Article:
* In ''Fanfic/TheCrystalCourt'', Spring has a habit of collecting human babies to play with (usually till they die), and replaces them with fae babes that she felt were unfit for her court like in the case of Amethyst.
* In ''Fanfic/CuckooBird'', Izuku is a half-puca, half-elf NonHumanHumanoidHybrid whose biological parents swapped him for the "real" human Izuku Midoriya that Inko gave birth to. He's very torn up about this and even says that his name tastes like ash on his tongue because of it. When he tries to confess this to Inko, who he considers his real mom regardless of the circumstances, she tells him that she already knew because she had been exposed to the world of the fae by a friend of hers in the past. While she misses her biological son, she still considers Izuku her own and loves him just the same.

[[folder:Films -- Animation]]
* ''WesternAnimation/{{Coraline}}'' ([[Literature/{{Coraline}} book]] and [[TheFilmOfTheBook film]]) is a sort of inverted changeling tale, where a human child is lured into a paradisaical realm populated by inhuman but loving and attentive facsimiles of their parents and neighbors, in particular an Other Mother who [[DomainHolder controls the whole place]].
* Kristoff and his reindeer sibling Sven from ''Disney/{{Frozen}}'' were adopted by a group of trolls when they were children. In their case, they were presumed orphans and their adopted family took good care of them. Kristoff happens to fit the blond cliche, however there's no proof he was ever replaced with another kid.

[[folder:Films -- Live-Action]]
* ''Film/{{Changeling}}'' (2008) is a modern version of the same ancient fear, with TheFairFolk replaced by [[SevenBasicConflicts society]] as the antagonist.
* ''Film/PansLabyrinth''. Although Ofelia rather loves her human mother, and seems to have loved her long-dead father, it's presented as an unambiguously better thing to live in the underworld full of magic. Mostly because dad is dead, mom is very weak-willed, and new stepdad is a zealous fascist. Unlike most examples, Guillermo del Toro actually takes into account [[HumansAreTheRealMonsters the implications of such a statement]].
* ''Film/{{Labyrinth}}'': "I wish the Goblin King would come and take you away, right now." BeCarefulWhatYouWishFor, Sarah...
* ''Film/{{Djinn}}'': It turns out that [[spoiler:Sarah killed her own son because she subconsciously realized that]] the child was actually replaced with a baby djinni.

* ''Literature/TheFaerieQueene'' contains stories of humans (like the Red Cross Knight) who have grown up in Faerie Land because of this trope, aware of their race but not their true identity.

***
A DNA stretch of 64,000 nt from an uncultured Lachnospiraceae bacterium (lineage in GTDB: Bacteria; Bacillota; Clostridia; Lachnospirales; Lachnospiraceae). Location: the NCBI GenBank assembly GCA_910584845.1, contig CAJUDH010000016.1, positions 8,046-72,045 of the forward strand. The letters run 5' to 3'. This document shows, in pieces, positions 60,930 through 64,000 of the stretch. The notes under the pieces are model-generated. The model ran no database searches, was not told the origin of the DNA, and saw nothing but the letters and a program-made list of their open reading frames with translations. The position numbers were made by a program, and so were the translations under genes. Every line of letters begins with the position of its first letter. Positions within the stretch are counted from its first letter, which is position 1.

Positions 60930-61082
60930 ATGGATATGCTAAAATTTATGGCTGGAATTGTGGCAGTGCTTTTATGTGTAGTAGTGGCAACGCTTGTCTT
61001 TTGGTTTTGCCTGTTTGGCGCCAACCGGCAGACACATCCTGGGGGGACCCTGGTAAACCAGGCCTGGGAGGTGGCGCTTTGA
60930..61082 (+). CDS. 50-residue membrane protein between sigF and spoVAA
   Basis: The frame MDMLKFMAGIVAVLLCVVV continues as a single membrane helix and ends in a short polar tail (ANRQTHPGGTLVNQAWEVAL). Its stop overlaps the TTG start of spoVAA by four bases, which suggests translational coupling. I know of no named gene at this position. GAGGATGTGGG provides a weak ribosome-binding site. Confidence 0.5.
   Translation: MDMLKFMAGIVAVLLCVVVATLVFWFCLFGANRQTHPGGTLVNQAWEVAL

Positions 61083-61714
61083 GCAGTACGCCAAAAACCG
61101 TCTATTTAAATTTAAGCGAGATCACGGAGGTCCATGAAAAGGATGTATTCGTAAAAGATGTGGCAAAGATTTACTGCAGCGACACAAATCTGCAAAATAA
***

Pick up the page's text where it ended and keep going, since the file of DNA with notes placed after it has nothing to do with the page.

* The narrator of Creator/HPLovecraft's "Pickman's Model" is particularly disturbed by a painting depicting a ghoul changeling participating in family prayers with his unknowing human hosts. And also by the companion piece, a painting of the stolen ''human'' child being taught to feed like its ghoul "parents" do.
* Creator/RogerZelazny's 1980 novel ''Changeling'' has its plot built on this trope, and its sequel, ''Madwand''. It's a subversion of the typical "ChangelingFantasy" because Pol (né Daniel) acknowledges that the family that raised him was nothing but supportive, and openly admits that his real father was a terrible man when he went off the deep end.
* This is the basis for ''Literature/TheMoorchild'' by Eloise [=McGraw=], who wrote it in response to the awful folktales about how to get rid of one. The half-[[TheFairFolk Folk]] changeling, Saaski, was transformed into a baby and swapped with a human child because her limitations were a nuisance to the Folk, and she's unhappier about it than everyone else. Later on, she restores her foster parents' daughter to them.
* In Creator/MercedesLackey's ''[=SERRAted Edge=]'' [[TheVerse 'verse]], the fey specifically only do this when the children have AbusiveParents. The reason given is that as nigh-immortals, Elves have a very low birth rate and thus value children very highly.
* Laurell K. Hamilton being a stickler for mythological accuracy, this is mentioned in passing in the ''Literature/MerryGentry'' series, but is not practiced by any of the Fey living in the United States, [[EverybodyHasLotsOfSex since it might interfere with the driving plot]]. Another reason the fey in the series might not kidnap people is because they don't want humans ''hating'' them. Their powers are failing. [[spoiler:[[OhCrap Or they were...]]]]
* Variants appear frequently in ''Literature/JonathanStrangeAndMrNorrell'' where fairies seem pretty fond of kidnaping in general, but usually don't bother with replacements or stick to children. It comes closest to being played straight with the Raven King who learns magic after being taken as a child, and [[spoiler: Mrs.Strange]] who gets an actual replacement.
* In the YoungAdultLiterature fantasy ''Poison'', the heroine's baby sister is kidnapped and replaced by a changeling, kicking off her quest. [[spoiler: It's actually all part of the Hierophant's {{plan}} to recruit her as his heir, and her sister is actually returned as soon as she sets off--as the girl Poison passes on the boat.]]
* One in John Crowley's ''[[Literature/LittleBig Little, Big]]''. After a while, it starts to disintegrate.
* [[spoiler:Kaye]] from Holly Black's ''Literature/ModernFaerieTales'' is a changeling, swapped as an infant for a human baby. She later meets the child she was switched with, who has aged only a few years in the Seelie Court.
* In Creator/TadWilliams' novel ''Literature/TheWarOfTheFlowers'', it is revealed that [[spoiler: Theo is actually a changeling baby that the fairies replaced his parents' real son with, while the human child is taken to the fairy world and becomes an EnfantTerrible]].
* ''Discworld/LordsAndLadies'', being based on TheFairFolk legends, references this -- elves are known to have a [[InvasionOfTheBabySnatchers habit of stealing children]], and while they aren't seen to do it in the book itself, the mere possibility is [[BerserkButton so infuriating]] to the [[BewareTheNiceOnes usually laid-back]] [[MamaBear Nanny Ogg]] that she actually (if half-jokingly) suggests ColdBloodedTorture. Later, in ''Discworld/TheWeeFreeMen'', their child-stealing ways get actual page time.
* The title character of Zilpha Keatley Snyder's book ''The Changeling'' spends almost the entire book trying to convince herself and a friend that she is just that.